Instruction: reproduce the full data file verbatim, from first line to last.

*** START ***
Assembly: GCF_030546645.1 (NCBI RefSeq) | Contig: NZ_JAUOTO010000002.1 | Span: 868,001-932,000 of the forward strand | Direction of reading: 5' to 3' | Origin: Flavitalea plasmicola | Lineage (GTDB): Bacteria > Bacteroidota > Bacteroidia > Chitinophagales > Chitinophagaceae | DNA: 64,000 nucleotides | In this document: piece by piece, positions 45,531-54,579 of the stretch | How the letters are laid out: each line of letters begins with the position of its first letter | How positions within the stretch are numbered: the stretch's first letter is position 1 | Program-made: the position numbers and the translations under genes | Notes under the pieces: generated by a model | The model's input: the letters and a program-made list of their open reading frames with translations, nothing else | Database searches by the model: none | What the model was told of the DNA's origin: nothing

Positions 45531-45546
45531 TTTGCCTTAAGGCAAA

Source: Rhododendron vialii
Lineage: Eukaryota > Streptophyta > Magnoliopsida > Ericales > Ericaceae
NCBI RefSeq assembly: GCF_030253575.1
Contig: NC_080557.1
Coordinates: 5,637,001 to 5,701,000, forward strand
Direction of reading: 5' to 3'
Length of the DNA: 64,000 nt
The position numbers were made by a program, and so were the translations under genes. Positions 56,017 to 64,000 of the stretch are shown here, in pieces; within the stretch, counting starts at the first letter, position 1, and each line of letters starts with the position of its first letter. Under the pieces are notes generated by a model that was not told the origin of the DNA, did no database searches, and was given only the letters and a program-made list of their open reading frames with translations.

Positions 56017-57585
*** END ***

Assembly: GCF_030546645.1 (NCBI RefSeq) | Contig: NZ_JAUOTO010000002.1 | Span: 868,001-932,000 of the forward strand | Direction of reading: 5' to 3' | Origin: Flavitalea plasmicola | Lineage (GTDB): Bacteria > Bacteroidota > Bacteroidia > Chitinophagales > Chitinophagaceae | DNA: 64,000 nucleotides | In this document: piece by piece, positions 45,531-54,579 of the stretch | How the letters are laid out: each line of letters begins with the position of its first letter | How positions within the stretch are numbered: the stretch's first letter is position 1 | Program-made: the position numbers and the translations under genes | Notes under the pieces: generated by a model | The model's input: the letters and a program-made list of their open reading frames with translations, nothing else | Database searches by the model: none | What the model was told of the DNA's origin: nothing

Positions 45531-45546
45531 TTTGCCTTAAGGCAAA

Source: Rhododendron vialii
Lineage: Eukaryota > Streptophyta > Magnoliopsida > Ericales > Ericaceae
NCBI RefSeq assembly: GCF_030253575.1
Contig: NC_080557.1
Coordinates: 5,637,001 to 5,701,000, forward strand
Direction of reading: 5' to 3'
Length of the DNA: 64,000 nt
The position numbers were made by a program, and so were the translations under genes. Positions 56,017 to 64,000 of the stretch are shown here, in pieces; within the stretch, counting starts at the first letter, position 1, and each line of letters starts with the position of its first letter. Under the pieces are notes generated by a model that was not told the origin of the DNA, did no database searches, and was given only the letters and a program-made list of their open reading frames with translations.

Positions 56017-57585